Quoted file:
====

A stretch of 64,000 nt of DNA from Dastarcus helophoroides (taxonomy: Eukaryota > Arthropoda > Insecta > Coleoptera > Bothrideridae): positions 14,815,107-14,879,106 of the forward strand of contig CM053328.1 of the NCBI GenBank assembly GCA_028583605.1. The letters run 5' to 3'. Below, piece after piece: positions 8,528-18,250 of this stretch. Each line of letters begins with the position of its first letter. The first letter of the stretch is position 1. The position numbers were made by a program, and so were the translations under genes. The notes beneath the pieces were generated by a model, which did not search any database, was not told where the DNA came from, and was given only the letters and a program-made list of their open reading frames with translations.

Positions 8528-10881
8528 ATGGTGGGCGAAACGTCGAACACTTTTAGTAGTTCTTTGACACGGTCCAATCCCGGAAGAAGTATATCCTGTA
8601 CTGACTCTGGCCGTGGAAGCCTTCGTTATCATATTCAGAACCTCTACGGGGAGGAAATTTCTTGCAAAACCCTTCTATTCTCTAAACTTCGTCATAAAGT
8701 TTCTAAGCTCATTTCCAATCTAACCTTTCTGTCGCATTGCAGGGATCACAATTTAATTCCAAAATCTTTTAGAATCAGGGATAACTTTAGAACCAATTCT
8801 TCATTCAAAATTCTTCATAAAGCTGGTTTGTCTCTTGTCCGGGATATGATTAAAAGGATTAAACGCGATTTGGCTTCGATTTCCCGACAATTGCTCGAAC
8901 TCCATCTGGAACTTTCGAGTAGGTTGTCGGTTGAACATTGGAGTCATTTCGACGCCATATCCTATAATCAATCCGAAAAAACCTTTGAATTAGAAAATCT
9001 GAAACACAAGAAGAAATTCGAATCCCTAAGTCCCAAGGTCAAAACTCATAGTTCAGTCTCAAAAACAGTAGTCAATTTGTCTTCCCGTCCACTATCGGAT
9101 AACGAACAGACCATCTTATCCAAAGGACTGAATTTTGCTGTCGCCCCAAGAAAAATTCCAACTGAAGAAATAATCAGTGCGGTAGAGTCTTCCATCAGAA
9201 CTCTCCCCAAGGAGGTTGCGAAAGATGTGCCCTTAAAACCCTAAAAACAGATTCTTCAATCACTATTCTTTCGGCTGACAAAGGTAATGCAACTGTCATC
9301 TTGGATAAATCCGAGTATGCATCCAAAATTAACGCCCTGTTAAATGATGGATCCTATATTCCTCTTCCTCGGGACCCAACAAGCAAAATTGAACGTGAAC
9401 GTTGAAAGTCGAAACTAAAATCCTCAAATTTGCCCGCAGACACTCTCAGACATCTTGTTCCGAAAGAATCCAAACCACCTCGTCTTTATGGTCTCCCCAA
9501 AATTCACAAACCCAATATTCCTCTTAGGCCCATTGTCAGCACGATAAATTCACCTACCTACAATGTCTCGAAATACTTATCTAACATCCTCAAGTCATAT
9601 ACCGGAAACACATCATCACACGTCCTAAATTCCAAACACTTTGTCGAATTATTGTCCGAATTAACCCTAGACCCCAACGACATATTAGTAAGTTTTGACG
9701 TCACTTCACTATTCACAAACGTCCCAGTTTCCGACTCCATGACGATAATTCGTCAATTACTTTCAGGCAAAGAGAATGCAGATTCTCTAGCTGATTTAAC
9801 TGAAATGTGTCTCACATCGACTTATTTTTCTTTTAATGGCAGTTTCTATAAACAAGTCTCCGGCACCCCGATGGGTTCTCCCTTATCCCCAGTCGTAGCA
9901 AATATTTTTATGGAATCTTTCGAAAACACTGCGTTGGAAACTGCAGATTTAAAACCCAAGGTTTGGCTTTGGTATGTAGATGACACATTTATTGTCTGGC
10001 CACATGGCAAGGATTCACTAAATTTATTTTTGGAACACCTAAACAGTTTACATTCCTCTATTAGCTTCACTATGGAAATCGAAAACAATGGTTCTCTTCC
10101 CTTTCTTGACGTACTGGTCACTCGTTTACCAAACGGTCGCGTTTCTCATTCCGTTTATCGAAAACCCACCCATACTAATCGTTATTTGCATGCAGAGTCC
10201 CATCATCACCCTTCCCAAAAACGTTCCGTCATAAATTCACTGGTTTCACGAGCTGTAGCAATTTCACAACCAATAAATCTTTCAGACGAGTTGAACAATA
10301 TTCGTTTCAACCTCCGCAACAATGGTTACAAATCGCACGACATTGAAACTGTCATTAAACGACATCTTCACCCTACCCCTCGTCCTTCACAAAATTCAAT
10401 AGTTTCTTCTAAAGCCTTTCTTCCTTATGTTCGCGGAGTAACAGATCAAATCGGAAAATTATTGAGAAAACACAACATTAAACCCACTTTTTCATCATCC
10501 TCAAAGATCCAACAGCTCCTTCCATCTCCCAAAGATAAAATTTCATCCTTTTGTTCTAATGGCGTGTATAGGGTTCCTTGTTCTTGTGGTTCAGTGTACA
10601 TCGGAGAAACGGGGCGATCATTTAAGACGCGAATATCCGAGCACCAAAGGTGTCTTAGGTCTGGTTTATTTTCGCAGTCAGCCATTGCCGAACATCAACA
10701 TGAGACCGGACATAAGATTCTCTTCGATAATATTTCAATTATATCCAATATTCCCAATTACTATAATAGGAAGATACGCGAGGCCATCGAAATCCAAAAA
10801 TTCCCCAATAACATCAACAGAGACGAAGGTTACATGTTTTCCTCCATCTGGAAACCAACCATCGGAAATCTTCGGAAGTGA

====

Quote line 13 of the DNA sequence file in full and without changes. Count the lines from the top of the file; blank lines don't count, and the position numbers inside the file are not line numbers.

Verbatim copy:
9501 AATTCACAAACCCAATATTCCTCTTAGGCCCATTGTCAGCACGATAAATTCACCTACCTACAATGTCTCGAAATACTTATCTAACATCCTCAAGTCATAT